He added that a language barrier can make it difficult patients to get their prescriptions. He said nearly every employee at Clinica Santa Maria is bilingual in Spanish and the plan is for that trend to carry over to new pharmacy and pharmacy tech hires.

“I think this project was announced almost five years ago, so it’s here,” Selleck said. “I just really encourage the community to be as excited as we are.

The pharmacy is at 730 Cesar E. Chavez Ave. SW (formerly Grandville Avenue) at Martin Luther King Jr. Street (formerly Franklin Street) in Grand Rapids. It will be the seventh Trinity Health pharmacy in the Grand Rapids area, with the other locations being Cathedral Square, the Wege Building at Trinity Heath Saint Mary’s, Hudsonville, Rockford, Byron Center and Southeast Grand Rapids.

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Tulip Time Crowds Encouraging for Returning Festivals




HOLLAND, Mich. (WOOD) — Tulip Time saw big crowds this year as it returned to a more regular schedule.

The event was cancelled in 2020 and scaled back last year because of the pandemic.

Hot temperatures caused damage to some of Holland’s tulips, Tulip Time organizers say.

The heat caused challenges for the 2022 festival. The Tulip Immersion Garden, a new attraction, had to close early because the hot temperatures caused too much damage to the flowers, Tulip Time Executive Director Gwen Auwerda said.

“They don’t like 80 degree, 90 degree weather. Tulips prefer it to be about 40 at night, 60 to 70, maybe 80 during the day,” Auwerda said.

Heat closes down Tulip Time Immersion Garden early

The organization is working on final numbers but saw attendance return to pre-pandemic levels.

“I do know that the carnival exceeded 2019 by 25 to 30%, so that was fabulous for them and it was packed everywhere in town,” Auwerda said.

Kevin Knight, the owner of Market Zero, said the festival definitely provided a boost as they worked to keep up with demand. 

“It’s a huge kick off to your summer season,” Knight said. “Our fridges were completely full and got completely empty and completely full and completely empty, so it was about everything we could handle.”

Market Zero in downtown Holland on May 16, 2022. Inside Market Zero in downtown Holland on May 16, 2022.

The return of crowds could be good sign for other events coming back this summer, like the Festival of the Arts in Grand Rapids. Mark Azkoul, an organizer for the event that began in 1970, sees the success of Tulip Time as encouraging.

Tulip Time has record-breaking opening weekend

“We’ve been out for two years so this is a big thing for us and for the city to get Festival back up and going,” Azkoul said.

Organizers created the Plein Air event for 2021, which combined outdoor art and music.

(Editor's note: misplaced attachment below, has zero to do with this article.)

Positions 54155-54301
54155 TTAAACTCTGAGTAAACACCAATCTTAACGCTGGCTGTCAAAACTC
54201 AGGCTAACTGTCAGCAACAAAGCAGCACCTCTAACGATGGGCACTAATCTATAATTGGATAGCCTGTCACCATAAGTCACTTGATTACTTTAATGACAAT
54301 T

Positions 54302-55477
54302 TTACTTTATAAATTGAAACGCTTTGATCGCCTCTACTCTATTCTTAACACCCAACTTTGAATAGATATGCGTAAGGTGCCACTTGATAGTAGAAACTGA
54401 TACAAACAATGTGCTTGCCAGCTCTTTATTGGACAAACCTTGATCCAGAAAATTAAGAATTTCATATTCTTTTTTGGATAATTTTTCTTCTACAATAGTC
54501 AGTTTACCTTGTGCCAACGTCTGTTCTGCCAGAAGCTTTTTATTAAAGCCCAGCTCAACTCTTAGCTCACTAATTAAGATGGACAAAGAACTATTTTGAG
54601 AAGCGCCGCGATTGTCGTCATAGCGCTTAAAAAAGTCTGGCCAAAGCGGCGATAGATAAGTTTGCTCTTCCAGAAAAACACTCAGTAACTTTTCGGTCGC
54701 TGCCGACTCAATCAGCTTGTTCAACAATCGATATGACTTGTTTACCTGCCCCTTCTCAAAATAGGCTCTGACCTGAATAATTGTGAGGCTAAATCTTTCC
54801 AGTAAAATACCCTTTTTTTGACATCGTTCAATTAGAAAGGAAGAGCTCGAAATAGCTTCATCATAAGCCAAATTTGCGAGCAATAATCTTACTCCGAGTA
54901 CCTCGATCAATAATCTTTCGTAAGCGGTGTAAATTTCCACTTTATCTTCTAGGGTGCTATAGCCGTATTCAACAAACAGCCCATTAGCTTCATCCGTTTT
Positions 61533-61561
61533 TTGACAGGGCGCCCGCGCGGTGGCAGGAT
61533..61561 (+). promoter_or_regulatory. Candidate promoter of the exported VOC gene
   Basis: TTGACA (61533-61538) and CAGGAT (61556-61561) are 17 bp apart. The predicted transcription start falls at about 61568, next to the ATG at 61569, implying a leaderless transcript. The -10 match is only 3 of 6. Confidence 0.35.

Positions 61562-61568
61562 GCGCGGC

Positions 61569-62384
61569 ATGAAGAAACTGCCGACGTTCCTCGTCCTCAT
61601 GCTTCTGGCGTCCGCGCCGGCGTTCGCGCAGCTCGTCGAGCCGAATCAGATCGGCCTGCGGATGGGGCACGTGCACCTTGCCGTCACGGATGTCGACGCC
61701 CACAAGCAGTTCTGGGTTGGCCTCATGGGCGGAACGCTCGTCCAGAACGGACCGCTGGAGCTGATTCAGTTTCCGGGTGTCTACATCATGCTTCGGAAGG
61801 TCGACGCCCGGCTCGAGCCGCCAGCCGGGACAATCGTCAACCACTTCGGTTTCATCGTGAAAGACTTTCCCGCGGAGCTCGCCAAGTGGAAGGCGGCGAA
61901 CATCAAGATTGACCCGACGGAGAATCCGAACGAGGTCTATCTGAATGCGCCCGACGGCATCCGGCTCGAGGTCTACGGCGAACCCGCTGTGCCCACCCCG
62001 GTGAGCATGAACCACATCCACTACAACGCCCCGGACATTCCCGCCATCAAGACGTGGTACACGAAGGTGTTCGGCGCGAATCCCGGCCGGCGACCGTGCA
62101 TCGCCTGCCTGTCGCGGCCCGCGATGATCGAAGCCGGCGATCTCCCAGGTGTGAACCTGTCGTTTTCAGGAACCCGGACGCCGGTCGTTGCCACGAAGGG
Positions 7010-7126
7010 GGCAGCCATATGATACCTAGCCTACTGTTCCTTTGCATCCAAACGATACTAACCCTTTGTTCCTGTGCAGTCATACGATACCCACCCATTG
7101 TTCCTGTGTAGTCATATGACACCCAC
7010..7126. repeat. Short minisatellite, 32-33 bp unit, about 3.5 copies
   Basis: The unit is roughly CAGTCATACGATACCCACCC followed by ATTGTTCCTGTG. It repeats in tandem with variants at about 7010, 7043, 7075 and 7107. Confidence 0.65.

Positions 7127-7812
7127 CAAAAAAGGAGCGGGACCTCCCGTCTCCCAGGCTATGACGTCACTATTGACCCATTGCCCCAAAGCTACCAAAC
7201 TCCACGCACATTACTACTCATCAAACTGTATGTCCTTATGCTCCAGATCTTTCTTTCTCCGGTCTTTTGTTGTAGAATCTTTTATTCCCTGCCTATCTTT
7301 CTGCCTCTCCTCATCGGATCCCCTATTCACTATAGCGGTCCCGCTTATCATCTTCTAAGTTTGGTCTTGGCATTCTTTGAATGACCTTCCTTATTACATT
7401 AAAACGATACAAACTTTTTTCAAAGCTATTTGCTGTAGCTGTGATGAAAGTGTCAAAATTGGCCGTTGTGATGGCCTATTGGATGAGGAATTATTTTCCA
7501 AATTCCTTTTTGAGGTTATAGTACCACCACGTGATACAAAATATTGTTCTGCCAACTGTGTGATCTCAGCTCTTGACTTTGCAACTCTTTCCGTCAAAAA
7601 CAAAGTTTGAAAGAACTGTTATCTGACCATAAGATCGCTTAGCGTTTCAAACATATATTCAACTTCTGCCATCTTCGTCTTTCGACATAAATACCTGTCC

The 2022 event runs June 3 through June 5. After taking a break because of the pandemic the festival needs extra help.    

“A lot of people still don’t know yet festival is coming back, so we really want to get the word out. We need more volunteers,” Azkoul said.

People interested in volunteering can sign up on the Festival of the Arts website.


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Health News

Mom Does ‘small Part’ to Help Parents Who Need Formula




HOLLAND, Mich. (WOOD) — Though there appears to an end of the baby formula shortage in sight, it’s still causing problems for parents, so a mother in Holland did what she could to help.

Abbott Nutrition has announced its entered into an agreement with the federal Food and Drug Administration to restart its Sturgis plant within two weeks. The closure of that plant has been a huge contributing factor to the shortage. The company expects its products to ship to stores eight weeks after production resumes.

But for now, many parents can’t find the formula they need. The low supply has some stores limiting the number of formulas customers can purchase, adding that they are in “extraordinary high” demand.

The baby formula shelves at a Meijer in Holland.

So Caitlin Dampier, a mother of two whose youngest is a 3-month-old girl, stepped up to help where she could.

“I really wish I could help out more, but this is just my small part,” Dampier said.

She got a box of Enfamil formulas that she’s not using because she’s breastfeeding.

“When you’re pregnant, you get free samples and so I thought I would just offer mine for free for mothers who need them,” Dampier said. “I kept it around in case I wasn’t able to breastfeed.”

5 things to know if you can’t find baby formula

Dampier made a post on Facebook this week directed at parents who can’t find formula. The box she received included three cans of Enfamil formulas and two ready-made formulas.

Two mothers reached out to her, including Kourtney Hann, another Holland resident. She’s one of thousands of mothers across the country who have had to go to great lengths to find food for their baby.

“I have had to go to stores maybe 45 minutes away just to even try to get formula,” she said. “It’s very hard to find them where I’m at right now. I went to Walmart yesterday and all they had was Similac and my daughter has a really bad reaction to Similac.”

Hann was able to connect with Dampier and picked up a can of Enfamil. Dampier left the box on her front porch with the message, “Please take only the formula you chose and tear out some coupons for yourself. My prayers are with you during this difficult time.”

The box of Enfamil products Caitlin Dampier left at her door for mothers to pick up.

Hann said she was down to her last can of baby formula which lasts her about five days. Now that she has received another can from Dampier, she’ll be able to feed her 9-month-old for the next two weeks.

“Being a mom is hard enough as it is. You have so many other struggles and to be afraid to know if you’re going to be able to feed your baby or not is a struggle,” Dampier said. “You want to do everything for your kids so when you’re not able to it’s hard. It’s just the worst feeling in the world.”